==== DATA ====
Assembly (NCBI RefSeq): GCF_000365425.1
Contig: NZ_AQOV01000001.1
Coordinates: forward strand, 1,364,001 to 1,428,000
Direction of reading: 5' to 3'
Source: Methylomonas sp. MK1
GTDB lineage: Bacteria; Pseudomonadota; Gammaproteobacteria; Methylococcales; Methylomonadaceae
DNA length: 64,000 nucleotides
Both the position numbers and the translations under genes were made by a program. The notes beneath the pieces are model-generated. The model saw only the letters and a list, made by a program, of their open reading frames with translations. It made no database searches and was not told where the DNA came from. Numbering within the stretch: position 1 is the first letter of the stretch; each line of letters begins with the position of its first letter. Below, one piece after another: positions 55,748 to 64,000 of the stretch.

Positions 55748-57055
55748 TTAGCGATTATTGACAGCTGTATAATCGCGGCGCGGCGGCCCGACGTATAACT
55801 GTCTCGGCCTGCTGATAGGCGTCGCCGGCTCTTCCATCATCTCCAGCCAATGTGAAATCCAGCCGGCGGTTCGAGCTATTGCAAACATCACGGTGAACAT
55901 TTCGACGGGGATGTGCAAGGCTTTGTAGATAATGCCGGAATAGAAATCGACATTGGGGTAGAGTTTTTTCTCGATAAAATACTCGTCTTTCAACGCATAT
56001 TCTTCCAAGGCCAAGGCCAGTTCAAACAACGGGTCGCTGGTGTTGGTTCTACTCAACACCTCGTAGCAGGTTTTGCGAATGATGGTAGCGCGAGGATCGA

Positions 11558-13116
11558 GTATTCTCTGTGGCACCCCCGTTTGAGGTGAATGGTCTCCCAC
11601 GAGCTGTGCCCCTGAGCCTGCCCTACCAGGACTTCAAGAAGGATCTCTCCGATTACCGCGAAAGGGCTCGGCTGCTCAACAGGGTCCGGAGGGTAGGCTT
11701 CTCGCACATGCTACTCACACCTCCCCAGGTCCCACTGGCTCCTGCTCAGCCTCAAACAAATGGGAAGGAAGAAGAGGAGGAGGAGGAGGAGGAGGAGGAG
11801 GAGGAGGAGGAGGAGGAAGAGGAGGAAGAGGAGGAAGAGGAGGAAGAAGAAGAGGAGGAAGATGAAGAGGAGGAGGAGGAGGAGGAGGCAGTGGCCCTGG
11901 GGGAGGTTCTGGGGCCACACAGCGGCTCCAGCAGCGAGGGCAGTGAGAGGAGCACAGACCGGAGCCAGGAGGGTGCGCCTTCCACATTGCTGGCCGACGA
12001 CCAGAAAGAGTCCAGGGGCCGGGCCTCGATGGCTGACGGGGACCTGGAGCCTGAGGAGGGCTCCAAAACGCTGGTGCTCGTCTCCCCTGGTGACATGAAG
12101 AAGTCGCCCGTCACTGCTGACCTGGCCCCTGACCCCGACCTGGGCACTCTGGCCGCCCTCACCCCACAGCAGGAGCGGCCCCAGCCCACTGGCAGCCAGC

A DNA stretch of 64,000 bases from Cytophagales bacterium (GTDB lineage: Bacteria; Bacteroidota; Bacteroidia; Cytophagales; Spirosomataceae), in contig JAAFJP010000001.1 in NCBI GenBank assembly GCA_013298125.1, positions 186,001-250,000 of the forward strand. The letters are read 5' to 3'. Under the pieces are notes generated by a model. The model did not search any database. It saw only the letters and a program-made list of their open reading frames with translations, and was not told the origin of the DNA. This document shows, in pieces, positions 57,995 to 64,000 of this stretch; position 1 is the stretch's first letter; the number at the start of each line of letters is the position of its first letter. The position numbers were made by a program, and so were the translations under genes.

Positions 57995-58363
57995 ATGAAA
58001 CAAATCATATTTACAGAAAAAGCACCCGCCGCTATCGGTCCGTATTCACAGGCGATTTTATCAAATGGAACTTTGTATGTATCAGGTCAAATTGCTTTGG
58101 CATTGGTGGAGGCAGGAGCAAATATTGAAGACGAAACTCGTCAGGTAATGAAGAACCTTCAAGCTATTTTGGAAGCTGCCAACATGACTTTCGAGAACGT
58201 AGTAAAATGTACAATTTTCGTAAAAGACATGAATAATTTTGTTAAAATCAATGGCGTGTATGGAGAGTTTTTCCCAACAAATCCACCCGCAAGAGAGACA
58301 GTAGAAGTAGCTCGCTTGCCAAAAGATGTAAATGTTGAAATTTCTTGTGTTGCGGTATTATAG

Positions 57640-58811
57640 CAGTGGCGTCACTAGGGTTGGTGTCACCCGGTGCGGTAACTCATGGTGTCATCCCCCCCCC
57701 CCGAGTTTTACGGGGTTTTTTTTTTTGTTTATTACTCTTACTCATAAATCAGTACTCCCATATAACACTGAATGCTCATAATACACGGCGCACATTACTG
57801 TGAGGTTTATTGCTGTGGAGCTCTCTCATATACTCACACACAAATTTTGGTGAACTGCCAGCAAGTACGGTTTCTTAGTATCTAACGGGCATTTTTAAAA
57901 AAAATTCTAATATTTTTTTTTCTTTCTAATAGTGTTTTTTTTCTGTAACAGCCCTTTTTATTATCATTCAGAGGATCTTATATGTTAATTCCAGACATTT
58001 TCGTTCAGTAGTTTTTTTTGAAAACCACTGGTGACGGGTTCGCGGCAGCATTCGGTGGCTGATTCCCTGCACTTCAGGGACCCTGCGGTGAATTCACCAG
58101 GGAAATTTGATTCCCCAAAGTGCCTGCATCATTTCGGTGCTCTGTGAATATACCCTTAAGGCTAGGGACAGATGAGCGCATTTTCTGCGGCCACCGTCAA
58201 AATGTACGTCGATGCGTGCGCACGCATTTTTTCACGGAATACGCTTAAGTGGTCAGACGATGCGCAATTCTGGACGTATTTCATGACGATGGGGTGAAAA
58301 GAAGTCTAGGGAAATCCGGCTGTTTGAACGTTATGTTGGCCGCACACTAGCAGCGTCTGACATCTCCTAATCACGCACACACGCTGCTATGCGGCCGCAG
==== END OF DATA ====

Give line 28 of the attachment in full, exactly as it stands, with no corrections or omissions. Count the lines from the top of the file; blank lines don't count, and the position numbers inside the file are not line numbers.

58301 GTAGAAGTAGCTCGCTTGCCAAAAGATGTAAATGTTGAAATTTCTTGTGTTGCGGTATTATAG